Archive for August, 2009

Pre-History of Religious Conflict in India

According to the scholars of secular nationalist historiography, the British colonial rule, especially its ‘divide and rule’ policy, was responsible for Hindu-Muslim conflict and the breakdown of communal harmony in India. For example, Das (1990:22) has argued that communalism was first conceptualized by the British to secure allies. They raised Muslim communalism as a counter-weight to the emerging Indian nationalism. Hasan (1980: 1395) has noted that the roots communalism in India lies in ‘the Morley-Minto Reform [of 1909] which, by creating communal electorates, exacerbated Hindu-Muslim divisions and fostered the spirit of political exclusivism’.

Although such explanations are true, they provide only a partial understanding and ignore ‘the longue duree’ of the construction of communal identities in India (van der Veer 1994:30). Scholars like Christopher Bayly (1985), Peter van der Veer (1994) and others have stretched the discussion to pre-colonial period and have argued that religious and communal conflict had a pre-history in India even before the consolidation of the British rule. According to them ‘community-based state policies’, as followed by Aurangzeb (1618-1707) and Tipu Sultan (1750-1799) on the Muslim side and Jai Singh II of Jaipur (1688-1743) on the Hindu side, were responsible for communal conflict during the pre-colonial period (Bayly 1985:184-186; van der Veer 1994:32).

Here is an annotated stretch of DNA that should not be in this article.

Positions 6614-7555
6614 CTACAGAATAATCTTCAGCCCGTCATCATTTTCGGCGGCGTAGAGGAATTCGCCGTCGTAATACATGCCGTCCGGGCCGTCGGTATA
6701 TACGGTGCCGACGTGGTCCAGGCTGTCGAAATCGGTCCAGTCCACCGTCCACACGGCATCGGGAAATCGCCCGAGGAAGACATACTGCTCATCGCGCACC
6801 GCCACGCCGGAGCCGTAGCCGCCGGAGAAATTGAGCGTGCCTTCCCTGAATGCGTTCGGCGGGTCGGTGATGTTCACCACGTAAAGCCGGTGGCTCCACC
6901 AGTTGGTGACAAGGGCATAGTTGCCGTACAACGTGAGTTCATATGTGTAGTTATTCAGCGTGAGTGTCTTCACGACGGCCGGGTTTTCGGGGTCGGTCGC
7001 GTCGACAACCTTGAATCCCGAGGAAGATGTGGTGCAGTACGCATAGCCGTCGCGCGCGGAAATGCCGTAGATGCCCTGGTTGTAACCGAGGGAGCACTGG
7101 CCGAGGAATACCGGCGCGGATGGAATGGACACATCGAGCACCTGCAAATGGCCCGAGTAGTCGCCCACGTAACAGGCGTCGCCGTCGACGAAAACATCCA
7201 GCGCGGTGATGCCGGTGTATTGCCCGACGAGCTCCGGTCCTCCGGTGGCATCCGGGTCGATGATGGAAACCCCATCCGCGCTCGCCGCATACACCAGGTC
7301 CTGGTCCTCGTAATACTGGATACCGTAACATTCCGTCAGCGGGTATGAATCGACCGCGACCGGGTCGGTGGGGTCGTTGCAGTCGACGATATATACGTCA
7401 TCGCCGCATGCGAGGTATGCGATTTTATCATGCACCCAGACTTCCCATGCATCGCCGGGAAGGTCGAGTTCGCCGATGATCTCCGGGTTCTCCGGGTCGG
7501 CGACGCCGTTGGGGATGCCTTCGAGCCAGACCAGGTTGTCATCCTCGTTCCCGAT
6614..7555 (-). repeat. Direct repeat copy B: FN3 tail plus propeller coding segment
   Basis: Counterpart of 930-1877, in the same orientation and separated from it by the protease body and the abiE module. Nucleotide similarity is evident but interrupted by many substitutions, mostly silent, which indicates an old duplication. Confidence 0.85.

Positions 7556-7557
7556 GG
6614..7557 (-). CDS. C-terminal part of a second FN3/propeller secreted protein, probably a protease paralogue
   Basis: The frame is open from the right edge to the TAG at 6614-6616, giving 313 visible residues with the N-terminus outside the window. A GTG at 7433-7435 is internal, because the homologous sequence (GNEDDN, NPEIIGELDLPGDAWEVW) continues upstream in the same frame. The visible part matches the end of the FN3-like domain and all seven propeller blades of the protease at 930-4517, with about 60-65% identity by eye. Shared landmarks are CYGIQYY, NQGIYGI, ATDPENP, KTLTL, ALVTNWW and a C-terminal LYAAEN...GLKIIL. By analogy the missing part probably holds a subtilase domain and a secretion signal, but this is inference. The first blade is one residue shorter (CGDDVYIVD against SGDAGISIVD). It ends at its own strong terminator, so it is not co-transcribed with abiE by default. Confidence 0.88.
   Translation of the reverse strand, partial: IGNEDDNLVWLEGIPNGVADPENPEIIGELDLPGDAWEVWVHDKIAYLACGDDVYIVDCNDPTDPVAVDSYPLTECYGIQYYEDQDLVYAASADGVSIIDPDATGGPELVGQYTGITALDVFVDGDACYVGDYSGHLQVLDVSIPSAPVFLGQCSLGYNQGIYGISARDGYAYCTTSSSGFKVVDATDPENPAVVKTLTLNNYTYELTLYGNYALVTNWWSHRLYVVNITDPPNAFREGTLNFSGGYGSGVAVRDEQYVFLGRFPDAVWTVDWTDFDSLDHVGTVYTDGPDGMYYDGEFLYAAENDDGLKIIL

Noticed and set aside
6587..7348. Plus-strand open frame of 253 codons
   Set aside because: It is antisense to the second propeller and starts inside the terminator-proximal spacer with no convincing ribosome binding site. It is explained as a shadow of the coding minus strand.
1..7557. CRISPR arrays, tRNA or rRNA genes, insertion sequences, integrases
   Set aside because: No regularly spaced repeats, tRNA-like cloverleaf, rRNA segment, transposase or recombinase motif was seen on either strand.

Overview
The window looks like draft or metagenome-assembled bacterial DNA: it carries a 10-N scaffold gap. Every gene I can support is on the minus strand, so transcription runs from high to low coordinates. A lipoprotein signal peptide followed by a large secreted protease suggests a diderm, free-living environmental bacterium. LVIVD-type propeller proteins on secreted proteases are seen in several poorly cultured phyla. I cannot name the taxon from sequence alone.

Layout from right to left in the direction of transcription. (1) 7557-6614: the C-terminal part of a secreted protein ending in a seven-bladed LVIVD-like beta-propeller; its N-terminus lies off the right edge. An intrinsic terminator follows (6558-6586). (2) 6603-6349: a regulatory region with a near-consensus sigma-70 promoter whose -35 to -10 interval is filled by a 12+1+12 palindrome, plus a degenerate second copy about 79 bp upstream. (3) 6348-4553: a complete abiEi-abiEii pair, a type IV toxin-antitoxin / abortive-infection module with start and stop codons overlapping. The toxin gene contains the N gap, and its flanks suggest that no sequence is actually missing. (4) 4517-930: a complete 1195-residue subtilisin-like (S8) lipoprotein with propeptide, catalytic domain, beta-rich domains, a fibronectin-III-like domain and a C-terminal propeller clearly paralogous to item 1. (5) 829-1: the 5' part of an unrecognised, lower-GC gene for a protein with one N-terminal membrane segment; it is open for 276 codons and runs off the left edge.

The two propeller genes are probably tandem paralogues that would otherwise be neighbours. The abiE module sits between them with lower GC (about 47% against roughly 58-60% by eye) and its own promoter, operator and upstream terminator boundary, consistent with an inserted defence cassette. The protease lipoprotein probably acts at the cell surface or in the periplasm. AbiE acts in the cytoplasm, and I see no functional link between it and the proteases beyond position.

Such preferential exclusivist community-based policies were, however, continued by the British (e.g. through separate electorates for religious minorities), which resulted in large-scale ethno-religious violence in colonial India and ultimately culminated in its territorial division into the Islamic state of Pakistan and the Hindu dominated but secular India. Language, religion and ethnicity have, since then, been issues that keep challenging the democratic character of a pluralistic India.

Bayly on Prehistory of Communalism

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